All of this is true regardless of which specific heavy metal or acid is stored at the site, though given the small quantity of nuclear waste makes up of similarly harmful industrial wastes it is going to be easier to manage on that face alone.

Obviously humanity hasn’t made anything that lasted tens of thousands of years, we weren’t building anything significant tens of thousands of years ago. We do however have plenty of local governments and buildings that have lasted thousands of years, and which are probably not going anywhere anytime soon.

sonori ,
@sonori@beehaw.org avatar

The hard part would things like water and raw building materials, one of the benefits of ground is that it’s mostly iron, oxygen, and other metals, while basically everything on Venus would need to be shipped in from off world.

sonori ,
@sonori@beehaw.org avatar

Trans people know they should be the other gender and that puberty causes massive permanent changes to their body they are horrified by. They often do not know that everyone else around them’s deepest fantasy isn’t to wake up one day as the other sex.

They do not know that there is a easy and harmless way to delay these permanent changes effecting their bodies until they are an adult and can make a informed decision, that if started early enough these medications create a path to eliminate the need for nearly all of the intensive surgeries that are otherwise in their future, can be stoped at any time if they don’t want to continue with it, or that these medications are deemed harmless enough to be freely handed out to their fellow cis children for a wide body of disorders, but which the NHS suddenly requires years of regular therapy trying to talk them out of it to “prove” they are deserving of if there is even a hint of them being trans.

Yes, this means that the NHS has for decades required that the child and their parents must know they are trans and how they feel about the exact effect of puberty years before the child even starts puberty in order to gain the majority of the benefits from these medications which doctors can freely prescribe for non trans children without any of these barriers.

When you talk about the recent UK “research” you are talking about the Cass report yes? The report that outright stated it ignored over a century of scientific research because thouse papers went double blind, meaning they secretly gave an equal number of cis children puberty blockers without their knowledge or gave trans children sugar pills without them realizing they are still going through puberty, which was subsequently ridiculed as a purely politically driven by hundreds of UK pediatricians and experts in the field, who’s authors were actively helping draft policy with American far right politicians that defines a child gaining any acess to puberty blockers or even social transition as child abuse and requiring years of prison time for the parents, and who despite all this own author’s stated that even with their standards that while the NHS gives little support for non-binary children the high barriers it maintains against trans children pausing puberty, socially transitioning, and other forms of gender confirming care are actively harming them.

But hey, if so many people are apparently treating acess to these medications as no big deal dispite all the evidence to the contrary, why do nearly half of trans people in the UK end of having to get these medications from grey market dealers in southern europe instead of their local chemist?

sonori ,
@sonori@beehaw.org avatar

The scientists of the 1880s, through every decade up to the modern day were all so terrified of being called transphobes that they secretly conspired to fake the entire field’s research? Right, that makes sense.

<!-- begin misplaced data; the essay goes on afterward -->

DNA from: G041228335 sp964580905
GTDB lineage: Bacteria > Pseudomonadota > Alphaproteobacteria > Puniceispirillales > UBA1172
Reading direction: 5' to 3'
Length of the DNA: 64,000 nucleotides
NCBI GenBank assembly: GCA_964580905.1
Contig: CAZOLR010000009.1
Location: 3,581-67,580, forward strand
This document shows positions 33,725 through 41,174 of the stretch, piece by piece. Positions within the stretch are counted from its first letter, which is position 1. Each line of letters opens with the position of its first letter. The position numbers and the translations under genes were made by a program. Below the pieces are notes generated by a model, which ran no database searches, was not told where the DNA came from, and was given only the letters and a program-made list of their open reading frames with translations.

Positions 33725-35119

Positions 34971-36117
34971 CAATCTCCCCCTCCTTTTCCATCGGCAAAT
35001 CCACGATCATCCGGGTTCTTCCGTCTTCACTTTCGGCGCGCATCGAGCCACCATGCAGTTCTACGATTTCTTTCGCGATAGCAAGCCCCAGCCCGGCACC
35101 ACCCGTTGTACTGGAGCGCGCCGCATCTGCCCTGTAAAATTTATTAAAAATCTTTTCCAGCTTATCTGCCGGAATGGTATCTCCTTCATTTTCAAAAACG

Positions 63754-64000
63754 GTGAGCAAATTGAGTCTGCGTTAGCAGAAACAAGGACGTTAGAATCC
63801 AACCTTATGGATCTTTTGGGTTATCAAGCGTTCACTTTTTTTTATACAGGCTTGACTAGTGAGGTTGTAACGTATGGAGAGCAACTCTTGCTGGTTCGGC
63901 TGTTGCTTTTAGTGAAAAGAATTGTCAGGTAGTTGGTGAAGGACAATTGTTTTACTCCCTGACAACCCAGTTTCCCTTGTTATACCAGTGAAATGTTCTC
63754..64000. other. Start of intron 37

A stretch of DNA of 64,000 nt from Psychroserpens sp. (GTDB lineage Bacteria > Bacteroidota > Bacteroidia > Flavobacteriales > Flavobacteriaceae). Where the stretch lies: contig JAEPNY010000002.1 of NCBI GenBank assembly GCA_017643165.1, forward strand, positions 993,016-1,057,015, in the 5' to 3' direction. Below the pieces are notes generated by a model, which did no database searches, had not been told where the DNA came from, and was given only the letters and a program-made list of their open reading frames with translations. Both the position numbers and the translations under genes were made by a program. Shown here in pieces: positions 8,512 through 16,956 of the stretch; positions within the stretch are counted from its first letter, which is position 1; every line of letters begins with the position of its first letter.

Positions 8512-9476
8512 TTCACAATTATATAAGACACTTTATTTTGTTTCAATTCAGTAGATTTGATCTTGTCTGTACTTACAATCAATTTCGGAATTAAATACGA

You definitely promise that they’d be canceled too, and not given constant interviews by the Daily Mail, Fox News(the largest and most watched television news station in America), and the BBC(looking to show both sides of banning only certain people from getting otherwise uncontroversial and freely prescribed medication). None of thouse outlets would ever be interested in interviewing them say things their editors are pushing for.

They would also certainly not then get millions in dollars to continue their research by groups like the Heritage Foundation, the group which in 2016 focused group tested ways to create new culture war issues and identified the decades old practice of prescribing puberty blockers to children who have fought through years of therapy as one of the effective things for conservative outlets and politicians to push.

Yes, questioning children should be given love, therapy, and the choice to delay the permanent changes brought on by puberty until they are an adult and can make an informed decision, and not forced to because a politician copied an American far right party’s method to distract voters form the impacts of their economic policies by screwing over the thirty thousand English who are physically incapable of otherwise loving their own bodies.

sonori ,
@sonori@beehaw.org avatar

So what your saying is that you have gone through years of therapists telling you not to transition every two weeks, and accidentally been given a medication that delayed the decision until you were more mature and which you could stop taking at any time with no serious side effects. Turely that was a fate so horrible that it’s worth taking the decision away from the thirty thousand English for which it was demonstrably the right decision.

We need to talk about Chinese and US influence in Europe’s energy industry, European researchers say ( theconversation.com )

The EU’s climate agenda is in trouble. The Green Deal, which aims to slash the bloc’s carbon emissions by 55% by 2030, had started off promisingly after several major pieces of legislation were adopted, including its ban on the sale of new combustion-powered vehicles from 2035 and new carbon border tax....

sonori ,
@sonori@beehaw.org avatar